published Tuesday, April 10th, 2012

Future on the table for Blue Springs school gymnasium

Jimmy Smoch, left, and Daniel Mullet speak in a mostly empty classroom at Blue Springs Elementary School. Workers with Hampton Backhoe Service, based in Athens, Tenn., continued the demolition of Blue Springs Elementary School in Bradley County, Tenn. The school was heavily damaged in the tornadoes of April 2011. Salvageable materials are being removed from the site before the complex is completely demolished.
Jimmy Smoch, left, and Daniel Mullet speak in a mostly empty classroom at Blue Springs Elementary School. Workers with Hampton Backhoe Service, based in Athens, Tenn., continued the demolition of Blue Springs Elementary School in Bradley County, Tenn. The school was heavily damaged in the tornadoes of April 2011. Salvageable materials are being removed from the site before the complex is completely demolished.
Photo by Jake Daniels.
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Should the Blue Springs gym be demolished?

CLEVELAND, Tenn. -- Even as storm-ravaged Blue Springs Elementary School approaches the final steps of demolition, county officials are deciding what to do with the campus' damaged gymnasium.

On Monday, Bradley County commissioners met with Parks and Recreation Director Paul Wyrick to discuss the resources needed to restore the gym so the Blue Springs community can use it.

If the county decides to keep the gymnasium instead of letting it be demolished with the school's other structures, it will cost $15,000 to repair guttering and tiles and to set up gas and septic tank service, said Wyrick.

The key issue, he said, is whether the county will allocate funding to maintain and operate the gymnasium.

"There's a lot of potential, but we've got to have the resources to do this thing to make it come to life, if that's what you so choose," said Wyrick.

According to preliminary calculations, it will cost about $30,000 a year to staff the gymnasium with a part-time worker, provide programming and pay for utilities, said Wyrick.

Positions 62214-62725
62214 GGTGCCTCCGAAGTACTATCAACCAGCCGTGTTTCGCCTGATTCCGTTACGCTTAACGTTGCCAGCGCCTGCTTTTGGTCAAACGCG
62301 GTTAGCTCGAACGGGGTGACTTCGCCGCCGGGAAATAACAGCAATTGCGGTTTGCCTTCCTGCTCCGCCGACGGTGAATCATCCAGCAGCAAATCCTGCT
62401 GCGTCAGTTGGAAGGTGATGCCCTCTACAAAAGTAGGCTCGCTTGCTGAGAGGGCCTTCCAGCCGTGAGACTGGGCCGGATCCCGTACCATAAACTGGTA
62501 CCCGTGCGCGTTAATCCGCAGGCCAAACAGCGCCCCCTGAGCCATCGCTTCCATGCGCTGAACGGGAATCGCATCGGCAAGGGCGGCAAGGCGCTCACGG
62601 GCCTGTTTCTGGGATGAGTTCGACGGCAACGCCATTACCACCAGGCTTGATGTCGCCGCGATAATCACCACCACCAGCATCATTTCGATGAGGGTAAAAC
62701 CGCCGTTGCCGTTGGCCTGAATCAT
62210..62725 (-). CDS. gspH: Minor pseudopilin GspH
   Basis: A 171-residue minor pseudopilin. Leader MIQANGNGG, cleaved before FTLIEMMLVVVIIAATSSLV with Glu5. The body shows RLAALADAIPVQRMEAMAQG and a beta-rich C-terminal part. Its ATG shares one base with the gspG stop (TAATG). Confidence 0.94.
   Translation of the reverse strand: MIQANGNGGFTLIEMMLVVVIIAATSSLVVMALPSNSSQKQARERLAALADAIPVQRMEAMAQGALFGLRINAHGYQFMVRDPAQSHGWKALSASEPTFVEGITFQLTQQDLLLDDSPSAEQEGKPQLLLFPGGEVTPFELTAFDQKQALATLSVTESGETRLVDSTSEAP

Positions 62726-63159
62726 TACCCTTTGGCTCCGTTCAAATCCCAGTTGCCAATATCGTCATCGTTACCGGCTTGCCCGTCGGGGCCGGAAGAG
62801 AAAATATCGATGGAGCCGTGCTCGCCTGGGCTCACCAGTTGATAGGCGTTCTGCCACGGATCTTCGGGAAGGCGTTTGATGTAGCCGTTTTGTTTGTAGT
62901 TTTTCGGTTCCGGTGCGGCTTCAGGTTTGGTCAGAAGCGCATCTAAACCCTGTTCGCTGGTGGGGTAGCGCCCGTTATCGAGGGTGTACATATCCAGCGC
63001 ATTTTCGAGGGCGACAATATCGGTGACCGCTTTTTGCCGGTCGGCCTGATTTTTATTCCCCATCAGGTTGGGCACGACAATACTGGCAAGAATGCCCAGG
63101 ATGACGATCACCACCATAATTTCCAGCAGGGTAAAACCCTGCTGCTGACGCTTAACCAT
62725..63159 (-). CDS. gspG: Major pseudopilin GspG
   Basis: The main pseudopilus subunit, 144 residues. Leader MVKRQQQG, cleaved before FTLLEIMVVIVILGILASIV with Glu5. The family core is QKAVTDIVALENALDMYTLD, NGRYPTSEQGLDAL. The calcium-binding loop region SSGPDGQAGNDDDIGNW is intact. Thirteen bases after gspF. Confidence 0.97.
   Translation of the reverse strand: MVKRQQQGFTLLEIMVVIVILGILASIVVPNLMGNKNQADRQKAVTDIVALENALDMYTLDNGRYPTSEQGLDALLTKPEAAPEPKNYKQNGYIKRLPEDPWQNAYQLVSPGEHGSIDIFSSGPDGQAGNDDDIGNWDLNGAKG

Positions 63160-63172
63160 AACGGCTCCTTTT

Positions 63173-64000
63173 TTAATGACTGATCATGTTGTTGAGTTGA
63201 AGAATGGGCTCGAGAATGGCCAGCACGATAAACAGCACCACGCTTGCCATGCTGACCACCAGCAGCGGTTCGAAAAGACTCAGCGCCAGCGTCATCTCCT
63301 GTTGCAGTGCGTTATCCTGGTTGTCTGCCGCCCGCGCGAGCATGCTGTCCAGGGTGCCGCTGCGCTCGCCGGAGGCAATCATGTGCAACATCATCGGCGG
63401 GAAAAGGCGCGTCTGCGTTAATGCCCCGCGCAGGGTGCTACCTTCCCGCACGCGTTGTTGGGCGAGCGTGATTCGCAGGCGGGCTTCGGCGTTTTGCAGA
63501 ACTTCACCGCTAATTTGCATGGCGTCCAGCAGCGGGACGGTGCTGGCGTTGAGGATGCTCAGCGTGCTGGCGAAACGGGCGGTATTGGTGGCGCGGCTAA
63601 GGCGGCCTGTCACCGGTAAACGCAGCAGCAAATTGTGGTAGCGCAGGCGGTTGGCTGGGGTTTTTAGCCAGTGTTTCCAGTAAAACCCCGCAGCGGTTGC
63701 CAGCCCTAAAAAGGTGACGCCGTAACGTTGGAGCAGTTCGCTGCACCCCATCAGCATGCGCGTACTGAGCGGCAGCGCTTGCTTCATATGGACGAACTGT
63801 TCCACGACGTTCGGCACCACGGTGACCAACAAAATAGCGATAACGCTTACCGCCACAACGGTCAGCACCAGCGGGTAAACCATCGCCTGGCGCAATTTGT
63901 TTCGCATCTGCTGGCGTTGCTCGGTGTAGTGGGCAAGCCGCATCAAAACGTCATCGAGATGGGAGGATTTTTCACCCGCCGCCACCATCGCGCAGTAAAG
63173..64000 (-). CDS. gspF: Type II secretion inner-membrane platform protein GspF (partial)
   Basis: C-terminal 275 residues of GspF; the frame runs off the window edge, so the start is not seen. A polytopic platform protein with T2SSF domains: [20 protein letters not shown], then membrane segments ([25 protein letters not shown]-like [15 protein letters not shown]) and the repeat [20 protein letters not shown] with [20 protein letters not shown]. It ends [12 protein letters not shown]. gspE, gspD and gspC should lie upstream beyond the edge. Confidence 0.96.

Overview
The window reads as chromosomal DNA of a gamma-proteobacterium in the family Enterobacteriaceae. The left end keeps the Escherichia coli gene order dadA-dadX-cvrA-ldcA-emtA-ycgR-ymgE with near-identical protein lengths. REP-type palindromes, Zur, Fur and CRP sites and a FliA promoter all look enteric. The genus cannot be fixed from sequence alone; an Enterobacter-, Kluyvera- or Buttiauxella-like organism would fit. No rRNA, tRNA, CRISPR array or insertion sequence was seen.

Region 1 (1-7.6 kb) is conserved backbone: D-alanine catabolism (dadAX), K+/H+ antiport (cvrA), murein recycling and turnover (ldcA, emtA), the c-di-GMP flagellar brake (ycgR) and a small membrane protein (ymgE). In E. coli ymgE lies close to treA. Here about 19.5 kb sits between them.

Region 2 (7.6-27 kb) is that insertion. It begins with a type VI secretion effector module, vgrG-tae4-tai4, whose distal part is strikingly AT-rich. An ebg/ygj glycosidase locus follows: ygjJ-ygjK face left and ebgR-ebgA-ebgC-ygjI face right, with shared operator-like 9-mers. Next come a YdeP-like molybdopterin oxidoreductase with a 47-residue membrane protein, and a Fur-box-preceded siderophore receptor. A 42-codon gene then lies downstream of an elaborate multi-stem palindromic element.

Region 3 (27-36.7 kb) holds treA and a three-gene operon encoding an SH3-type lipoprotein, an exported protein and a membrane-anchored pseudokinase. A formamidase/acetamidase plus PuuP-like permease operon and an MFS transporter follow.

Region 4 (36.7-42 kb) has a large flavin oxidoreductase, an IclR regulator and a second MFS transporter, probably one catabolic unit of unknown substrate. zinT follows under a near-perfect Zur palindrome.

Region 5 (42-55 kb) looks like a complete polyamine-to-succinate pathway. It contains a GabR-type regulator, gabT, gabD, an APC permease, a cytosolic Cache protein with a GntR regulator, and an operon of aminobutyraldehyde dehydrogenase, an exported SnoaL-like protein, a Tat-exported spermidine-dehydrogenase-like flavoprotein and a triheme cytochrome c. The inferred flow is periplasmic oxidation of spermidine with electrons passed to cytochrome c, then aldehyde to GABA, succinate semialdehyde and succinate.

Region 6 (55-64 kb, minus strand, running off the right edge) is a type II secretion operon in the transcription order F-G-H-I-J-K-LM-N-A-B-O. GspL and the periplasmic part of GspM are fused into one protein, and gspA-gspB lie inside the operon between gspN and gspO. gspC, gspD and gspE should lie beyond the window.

"The biggest benefit of a facility like this is it kind of gives your community a sense of identity, a place where things can happen," said Wyrick.

Nonprofit organizations such as the Boys and Girls Club might make a better fit in the gym than the county, said Commissioners Mel Griffith and Adam Lowe.

"I want to approach them and give them an opportunity to set up their nest down there and do what they do best, rather than us continuing to duplicate services that take place in the nonprofit community," said Lowe.

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Regardless of whether the county decides to give the gym to Parks and Recreation or allows another organization to operate it, the structure has "two good options," said Commissioner Jeff Yarber.

While the gym remains untouched by demolition crews at this time, salvage operations and roof removal continue this week on the main school building, according to contractor Kelvin Hampton.

Knockdown procedures may begin by Thursday.

During the recent salvage operations, the contractor said he has received numerous requests for school bricks and other mementos.

One man, whose son Hampton believed had passed away after attending Blue Springs Elementary, asked for a brick that bore the child's name.

When the demolition process is complete, Hampton said he would like to put out a pile of 500 bricks for people to take as keepsakes.

Paul Leach is based in Cleveland. Email him at paul.leach.press@gmail.com.

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